October 8, 2017

Up Close & Personal with

Alicia Singh

“Always Ready, Always There!” – Alicia is the personification of the well-known motto of The National Guard.

At the National Guard, Alicia trained as a flight medic to take care of injured soldiers, prepared to tackle challenges, and to address the healthcare needs of civilians after natural disasters or civil emergencies. Back from Iraq in 2008, she graduated with a BA of Science Nursing from Thomas Jefferson University in 2011, and from Eastern University in 2016 with an MBA in Health Administration.

A full-time member of the National Guard for the past 15 years, Alicia was intent on putting her skills to work during the weekends and the position of Weekend Nursing Supervisor at Gwynedd seemed like the perfect fit. Extensively trained to be the first line of defense against injuries and illnesses suffered by the soldiers, Alicia is qualified with a wide set of nursing skills to provide immediate emergency care, ongoing care, and every kind of support needed to restore wellbeing.

Originally from Trinidad, she came to the US at age 14. In need of a college education – but with no idea how to pay for it – upon a friend’s suggestion she looked into the options offered by the military. She recalls how she wanted to be part of an organization that cares for their people, in addition to accessing the education benefits:

I was 27, married with two children ages 6 & 7, and I found the National Guard was very accommodating and family supportive. As I joined, my husband cared for the children, my mom helped too, and even my dad came from Trinidad to help – family support was crucial. I joined in July of 2001, then 9/11 happened and the importance of the military dawned on me. My whole mindset changed from wanting to be taken care of (in terms of getting my college education paid for) to caring for others. It was a year of BIG changes in me. The National Guard’s basic training teaches you integrity, discipline, and service before self. It gives you a foundation for life. Personally, it made me very goal oriented – because you are immersed in an environment where everyone around you is growing and moving forward. After her rookie year, Alicia was called in to address the health care needs of civilians after natural disasters. In the aftermath of Hurricane Katrina she spent six weeks in New Orleans providing medical care, and restoring order. Then Hurricane Sandy hit and she was called into service again.”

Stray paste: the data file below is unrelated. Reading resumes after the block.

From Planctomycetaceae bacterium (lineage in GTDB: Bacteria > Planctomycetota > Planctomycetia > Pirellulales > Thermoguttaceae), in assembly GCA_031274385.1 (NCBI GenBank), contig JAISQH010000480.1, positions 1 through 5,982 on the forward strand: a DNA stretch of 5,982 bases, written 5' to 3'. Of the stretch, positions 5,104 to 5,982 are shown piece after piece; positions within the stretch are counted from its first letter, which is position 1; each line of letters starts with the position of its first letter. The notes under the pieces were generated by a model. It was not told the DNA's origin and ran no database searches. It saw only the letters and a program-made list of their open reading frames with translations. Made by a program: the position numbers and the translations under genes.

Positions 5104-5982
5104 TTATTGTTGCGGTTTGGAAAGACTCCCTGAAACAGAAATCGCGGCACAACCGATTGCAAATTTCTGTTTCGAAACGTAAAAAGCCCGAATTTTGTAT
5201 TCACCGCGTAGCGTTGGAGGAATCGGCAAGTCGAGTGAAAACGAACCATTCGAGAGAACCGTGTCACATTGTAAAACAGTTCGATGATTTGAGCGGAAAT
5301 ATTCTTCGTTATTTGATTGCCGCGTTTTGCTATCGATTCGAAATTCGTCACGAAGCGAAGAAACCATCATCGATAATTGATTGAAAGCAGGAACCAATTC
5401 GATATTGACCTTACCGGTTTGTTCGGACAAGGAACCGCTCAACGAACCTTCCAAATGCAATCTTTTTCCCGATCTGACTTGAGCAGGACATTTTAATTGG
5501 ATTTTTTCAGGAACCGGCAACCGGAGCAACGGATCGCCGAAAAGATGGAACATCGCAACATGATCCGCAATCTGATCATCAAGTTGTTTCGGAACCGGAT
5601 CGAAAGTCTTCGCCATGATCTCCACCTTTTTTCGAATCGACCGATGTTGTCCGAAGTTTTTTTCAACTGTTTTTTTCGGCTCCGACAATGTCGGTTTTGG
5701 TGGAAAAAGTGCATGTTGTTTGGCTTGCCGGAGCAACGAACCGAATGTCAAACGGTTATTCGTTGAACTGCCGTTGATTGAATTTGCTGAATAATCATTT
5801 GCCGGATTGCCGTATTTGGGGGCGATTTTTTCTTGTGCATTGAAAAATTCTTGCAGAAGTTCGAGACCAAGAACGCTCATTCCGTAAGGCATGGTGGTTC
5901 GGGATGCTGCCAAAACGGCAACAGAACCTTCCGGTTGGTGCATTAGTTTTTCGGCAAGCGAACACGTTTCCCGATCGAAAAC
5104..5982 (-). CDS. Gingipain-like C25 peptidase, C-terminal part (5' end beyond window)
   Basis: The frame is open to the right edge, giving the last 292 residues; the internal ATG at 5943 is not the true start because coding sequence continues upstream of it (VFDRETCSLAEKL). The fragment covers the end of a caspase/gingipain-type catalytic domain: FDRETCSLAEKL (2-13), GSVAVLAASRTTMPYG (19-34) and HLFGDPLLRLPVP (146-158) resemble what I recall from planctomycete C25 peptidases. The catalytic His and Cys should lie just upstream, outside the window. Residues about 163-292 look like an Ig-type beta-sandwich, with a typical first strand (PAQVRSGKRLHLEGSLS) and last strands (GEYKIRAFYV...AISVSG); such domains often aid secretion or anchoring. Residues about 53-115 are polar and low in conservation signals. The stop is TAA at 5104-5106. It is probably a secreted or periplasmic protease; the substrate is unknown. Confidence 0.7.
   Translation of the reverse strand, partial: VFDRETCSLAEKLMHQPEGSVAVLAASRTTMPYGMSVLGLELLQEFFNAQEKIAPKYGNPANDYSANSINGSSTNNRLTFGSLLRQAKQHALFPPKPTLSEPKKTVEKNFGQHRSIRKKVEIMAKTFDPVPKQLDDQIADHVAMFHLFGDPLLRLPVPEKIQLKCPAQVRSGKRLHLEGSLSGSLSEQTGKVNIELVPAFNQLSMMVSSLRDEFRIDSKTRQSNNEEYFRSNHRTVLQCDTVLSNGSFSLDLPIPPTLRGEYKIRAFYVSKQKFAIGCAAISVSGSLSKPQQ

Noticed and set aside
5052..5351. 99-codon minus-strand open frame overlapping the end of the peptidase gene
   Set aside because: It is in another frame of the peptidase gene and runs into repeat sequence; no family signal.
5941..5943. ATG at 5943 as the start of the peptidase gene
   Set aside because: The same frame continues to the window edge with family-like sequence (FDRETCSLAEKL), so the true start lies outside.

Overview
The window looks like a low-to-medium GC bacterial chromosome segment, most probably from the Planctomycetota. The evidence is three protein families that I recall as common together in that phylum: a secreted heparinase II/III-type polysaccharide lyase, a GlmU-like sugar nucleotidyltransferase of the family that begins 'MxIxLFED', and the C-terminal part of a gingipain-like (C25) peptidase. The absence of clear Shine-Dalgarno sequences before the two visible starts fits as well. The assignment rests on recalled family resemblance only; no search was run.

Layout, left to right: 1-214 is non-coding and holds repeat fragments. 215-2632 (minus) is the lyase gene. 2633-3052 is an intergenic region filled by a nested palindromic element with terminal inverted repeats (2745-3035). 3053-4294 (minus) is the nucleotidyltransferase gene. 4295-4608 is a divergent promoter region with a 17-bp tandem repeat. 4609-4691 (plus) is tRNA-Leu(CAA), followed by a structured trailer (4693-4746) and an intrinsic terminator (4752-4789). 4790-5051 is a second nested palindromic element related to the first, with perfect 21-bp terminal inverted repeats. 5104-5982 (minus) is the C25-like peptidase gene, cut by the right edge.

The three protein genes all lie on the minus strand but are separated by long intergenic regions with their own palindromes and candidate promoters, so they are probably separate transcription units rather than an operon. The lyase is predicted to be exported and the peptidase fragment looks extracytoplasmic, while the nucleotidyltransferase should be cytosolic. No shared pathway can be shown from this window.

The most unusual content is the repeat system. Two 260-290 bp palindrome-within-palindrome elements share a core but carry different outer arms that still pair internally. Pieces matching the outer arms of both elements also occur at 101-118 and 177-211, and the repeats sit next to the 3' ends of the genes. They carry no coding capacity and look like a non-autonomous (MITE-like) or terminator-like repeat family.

Recalling one memorable story, Alicia shares:

In 2007, I was deployed as a flight medic and had to provide emergency life-saving aid to a badly injured Marine. He was taken off the war zone and immediately brought to Bagdad, our closest medical post; from there, we had to fly him to Germany to stabilize him. Throughout the 5-hour flight, he was in and out of consciousness and it was imperative to keep him awake to prevent him from slipping into a comma or worse – so I kept talking to him non-stop for 5 hours straight! In Germany he received emergency medical care and, after he was stabilized, he was sent to San Antonio, Texas for rehabilitation.

He was a young Marine and I often wondered how he was doing. That year, I was scheduled for the next level of my training – and it was taking place in San Antonio. I just had to go to the hospital where he was in rehab to look for him. As I entered the rehab unit and mentioned his name to the therapists, a young guy broke down crying. It was him! All he kept saying was “I recognized your voice. I will ALWAYS recognize your voice. Your voice kept me awake. You kept me alive!”

The National Guard instructs us to take a path with purpose, to be part of something bigger than ourselves and, clearly, my position at Gwynedd allows me to fulfill that deeply ingrained discipline – for what bigger purpose can there be than assuring the wellbeing of the infirm, and the vulnerable? And in terms of ‘something bigger than ourselves’…well, it doesn’t get any better than my job at Gwynedd!

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